Illinois Comptroller Susana Mendoza speaks with “Chicago Tonight” on Nov. 14, 2018.
Susana Mendoza announced her candidacy for Chicago mayor just days after winning re-election as Illinois comptroller. (The announcement wasn’t a huge surprise – part of her mayoral campaign launch video accidentally leaked before Election Day.)
Mendoza originally won the comptroller’s seat in the 2016 special election to fill the remaining two years of the term held by late Comptroller Judy Baar Topinka.
Now, Mendoza is facing a significant challenge by another front-runner in the mayoral race, Cook County Board President Toni Preckwinkle.
Both Mendoza and Preckwinkle are the only two candidates in the field of 21 who ran in the November general election and subsequently announced their candidacies to become Chicago’s next mayor.
Preckwinkle has targeted the nominating petitions of Mendoza and four other women of color. Mendoza calls that bullying.
“I will be on the ballot for mayor as I have the resources to see this challenge through,” Mendoza said in a statement Sunday. “But, this bully move by Toni Preckwinkle is about one thing: knocking women of color off the ballot who are standing in the way of her self-coronation in February.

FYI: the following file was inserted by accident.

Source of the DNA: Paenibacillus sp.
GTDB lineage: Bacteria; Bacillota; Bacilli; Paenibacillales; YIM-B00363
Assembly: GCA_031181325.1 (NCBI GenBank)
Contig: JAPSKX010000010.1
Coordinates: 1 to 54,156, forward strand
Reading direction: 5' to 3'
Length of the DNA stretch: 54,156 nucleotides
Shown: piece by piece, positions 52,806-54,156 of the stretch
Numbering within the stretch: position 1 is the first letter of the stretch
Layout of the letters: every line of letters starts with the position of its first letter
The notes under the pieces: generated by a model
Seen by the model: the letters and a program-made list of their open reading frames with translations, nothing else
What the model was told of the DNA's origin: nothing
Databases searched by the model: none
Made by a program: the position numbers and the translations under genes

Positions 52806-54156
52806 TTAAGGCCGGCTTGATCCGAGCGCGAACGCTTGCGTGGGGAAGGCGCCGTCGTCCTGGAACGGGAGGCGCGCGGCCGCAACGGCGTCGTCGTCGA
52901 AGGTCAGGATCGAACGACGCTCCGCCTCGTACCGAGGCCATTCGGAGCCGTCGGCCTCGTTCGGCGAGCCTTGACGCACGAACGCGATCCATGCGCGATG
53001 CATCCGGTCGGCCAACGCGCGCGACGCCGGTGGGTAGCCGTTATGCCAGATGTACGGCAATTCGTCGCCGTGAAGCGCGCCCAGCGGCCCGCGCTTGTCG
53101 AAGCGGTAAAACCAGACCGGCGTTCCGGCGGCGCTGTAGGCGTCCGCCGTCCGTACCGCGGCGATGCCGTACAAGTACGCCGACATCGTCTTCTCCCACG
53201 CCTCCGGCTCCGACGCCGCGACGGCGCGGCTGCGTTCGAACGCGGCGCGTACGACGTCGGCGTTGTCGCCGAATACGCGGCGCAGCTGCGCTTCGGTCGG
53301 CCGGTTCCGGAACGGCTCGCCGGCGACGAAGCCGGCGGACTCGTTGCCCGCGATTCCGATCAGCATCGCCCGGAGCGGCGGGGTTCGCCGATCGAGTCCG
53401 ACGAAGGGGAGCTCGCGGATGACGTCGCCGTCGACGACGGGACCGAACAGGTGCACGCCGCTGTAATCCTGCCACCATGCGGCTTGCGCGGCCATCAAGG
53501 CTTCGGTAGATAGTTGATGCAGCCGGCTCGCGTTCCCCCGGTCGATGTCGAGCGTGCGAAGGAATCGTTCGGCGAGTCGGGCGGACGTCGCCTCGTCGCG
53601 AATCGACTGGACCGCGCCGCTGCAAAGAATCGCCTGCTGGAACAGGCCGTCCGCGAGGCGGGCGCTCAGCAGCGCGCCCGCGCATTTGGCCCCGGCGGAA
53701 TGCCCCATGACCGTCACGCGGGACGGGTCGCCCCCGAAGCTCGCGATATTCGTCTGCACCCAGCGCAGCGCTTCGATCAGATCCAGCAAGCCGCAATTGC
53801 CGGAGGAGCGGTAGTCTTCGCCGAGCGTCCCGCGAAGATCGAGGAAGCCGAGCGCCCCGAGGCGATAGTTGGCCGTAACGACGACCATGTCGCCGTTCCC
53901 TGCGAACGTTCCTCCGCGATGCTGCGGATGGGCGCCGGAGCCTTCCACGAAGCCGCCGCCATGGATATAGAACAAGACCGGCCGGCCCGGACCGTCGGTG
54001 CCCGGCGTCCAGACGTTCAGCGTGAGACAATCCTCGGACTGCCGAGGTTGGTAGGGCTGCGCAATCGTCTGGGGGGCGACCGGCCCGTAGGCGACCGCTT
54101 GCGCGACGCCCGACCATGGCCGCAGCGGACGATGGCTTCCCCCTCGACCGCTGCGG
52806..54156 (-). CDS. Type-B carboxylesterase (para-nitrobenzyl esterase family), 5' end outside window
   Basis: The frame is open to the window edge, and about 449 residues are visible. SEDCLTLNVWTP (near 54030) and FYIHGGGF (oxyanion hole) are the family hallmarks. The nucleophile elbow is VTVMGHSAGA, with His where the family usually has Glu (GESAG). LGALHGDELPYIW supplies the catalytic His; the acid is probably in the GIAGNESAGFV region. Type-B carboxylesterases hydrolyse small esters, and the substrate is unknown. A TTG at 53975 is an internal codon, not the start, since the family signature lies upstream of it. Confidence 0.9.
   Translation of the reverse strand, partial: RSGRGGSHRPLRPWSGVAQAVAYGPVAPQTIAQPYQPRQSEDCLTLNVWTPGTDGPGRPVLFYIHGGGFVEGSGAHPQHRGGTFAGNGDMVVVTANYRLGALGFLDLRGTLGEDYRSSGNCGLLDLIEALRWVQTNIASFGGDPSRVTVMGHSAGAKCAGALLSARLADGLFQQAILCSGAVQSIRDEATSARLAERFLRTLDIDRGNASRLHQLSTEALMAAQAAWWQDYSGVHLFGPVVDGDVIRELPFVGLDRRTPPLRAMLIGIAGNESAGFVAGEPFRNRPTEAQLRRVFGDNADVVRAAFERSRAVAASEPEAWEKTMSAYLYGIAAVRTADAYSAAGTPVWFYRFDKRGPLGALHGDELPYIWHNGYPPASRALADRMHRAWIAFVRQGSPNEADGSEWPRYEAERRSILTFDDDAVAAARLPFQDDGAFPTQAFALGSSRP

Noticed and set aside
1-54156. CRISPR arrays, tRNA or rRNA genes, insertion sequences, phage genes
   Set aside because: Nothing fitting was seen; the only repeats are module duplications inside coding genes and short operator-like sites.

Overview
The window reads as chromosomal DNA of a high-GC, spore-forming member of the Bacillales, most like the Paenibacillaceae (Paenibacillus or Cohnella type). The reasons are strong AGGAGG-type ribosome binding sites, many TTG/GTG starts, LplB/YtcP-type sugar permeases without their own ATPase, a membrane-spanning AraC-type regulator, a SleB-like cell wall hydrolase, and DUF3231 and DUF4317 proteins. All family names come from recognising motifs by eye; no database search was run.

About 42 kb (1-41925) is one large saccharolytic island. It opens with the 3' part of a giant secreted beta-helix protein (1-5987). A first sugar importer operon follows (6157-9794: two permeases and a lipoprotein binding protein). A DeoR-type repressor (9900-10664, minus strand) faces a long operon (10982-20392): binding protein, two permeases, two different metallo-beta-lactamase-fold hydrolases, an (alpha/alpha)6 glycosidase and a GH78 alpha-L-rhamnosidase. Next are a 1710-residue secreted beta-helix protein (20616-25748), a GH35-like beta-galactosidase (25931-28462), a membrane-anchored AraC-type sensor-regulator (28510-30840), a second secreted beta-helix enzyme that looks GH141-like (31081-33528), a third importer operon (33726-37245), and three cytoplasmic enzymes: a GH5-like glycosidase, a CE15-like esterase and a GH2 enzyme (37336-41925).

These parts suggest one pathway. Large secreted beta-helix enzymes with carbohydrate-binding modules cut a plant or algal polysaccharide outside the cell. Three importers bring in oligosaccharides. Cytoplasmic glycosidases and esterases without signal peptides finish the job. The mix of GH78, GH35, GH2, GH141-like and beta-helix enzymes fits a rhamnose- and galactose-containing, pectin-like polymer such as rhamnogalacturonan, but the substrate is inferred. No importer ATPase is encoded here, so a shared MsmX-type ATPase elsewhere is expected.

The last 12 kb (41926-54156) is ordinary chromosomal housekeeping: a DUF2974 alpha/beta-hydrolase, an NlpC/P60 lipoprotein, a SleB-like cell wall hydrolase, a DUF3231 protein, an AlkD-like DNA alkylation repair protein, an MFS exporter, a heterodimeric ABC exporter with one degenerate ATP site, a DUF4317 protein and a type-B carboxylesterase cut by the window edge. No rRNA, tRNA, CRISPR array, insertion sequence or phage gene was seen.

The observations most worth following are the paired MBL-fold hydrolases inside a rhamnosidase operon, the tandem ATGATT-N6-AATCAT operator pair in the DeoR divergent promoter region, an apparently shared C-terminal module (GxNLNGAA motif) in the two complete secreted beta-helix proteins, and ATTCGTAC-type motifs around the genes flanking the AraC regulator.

“It’s shameful that the Chair of the Cook County Democratic Party, the highest-ranking woman in county government, in the Year of the Woman and the age of Trump, would try to silence the voices of five women of color,” Mendoza continued. “I’m calling on Toni Preckwinkle, the boss of the party bosses, to pull back her patronage army and drop the challenge to the petitions of the other four women of color in this race.”
“That’s ridiculous,” Preckwinkle responded Monday. “There’s a process for getting on the ballot. You have to have 12,500 signatures. The rules are the same for everybody. Everybody has to meet that bar.”
Mendoza started her career in politics in 2001, when, at the age of 28, she was elected and sworn in as a state representative of the 1st District. She served in the Illinois House until 2011, when she was the first woman elected as Chicago city clerk, an office she held until 2016.
Mendoza joins Carol Marin to talk about her candidacy and the issues facing the city’s next mayor.
Note: This story will be updated with video.
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December 17, 2018 at 09:31PM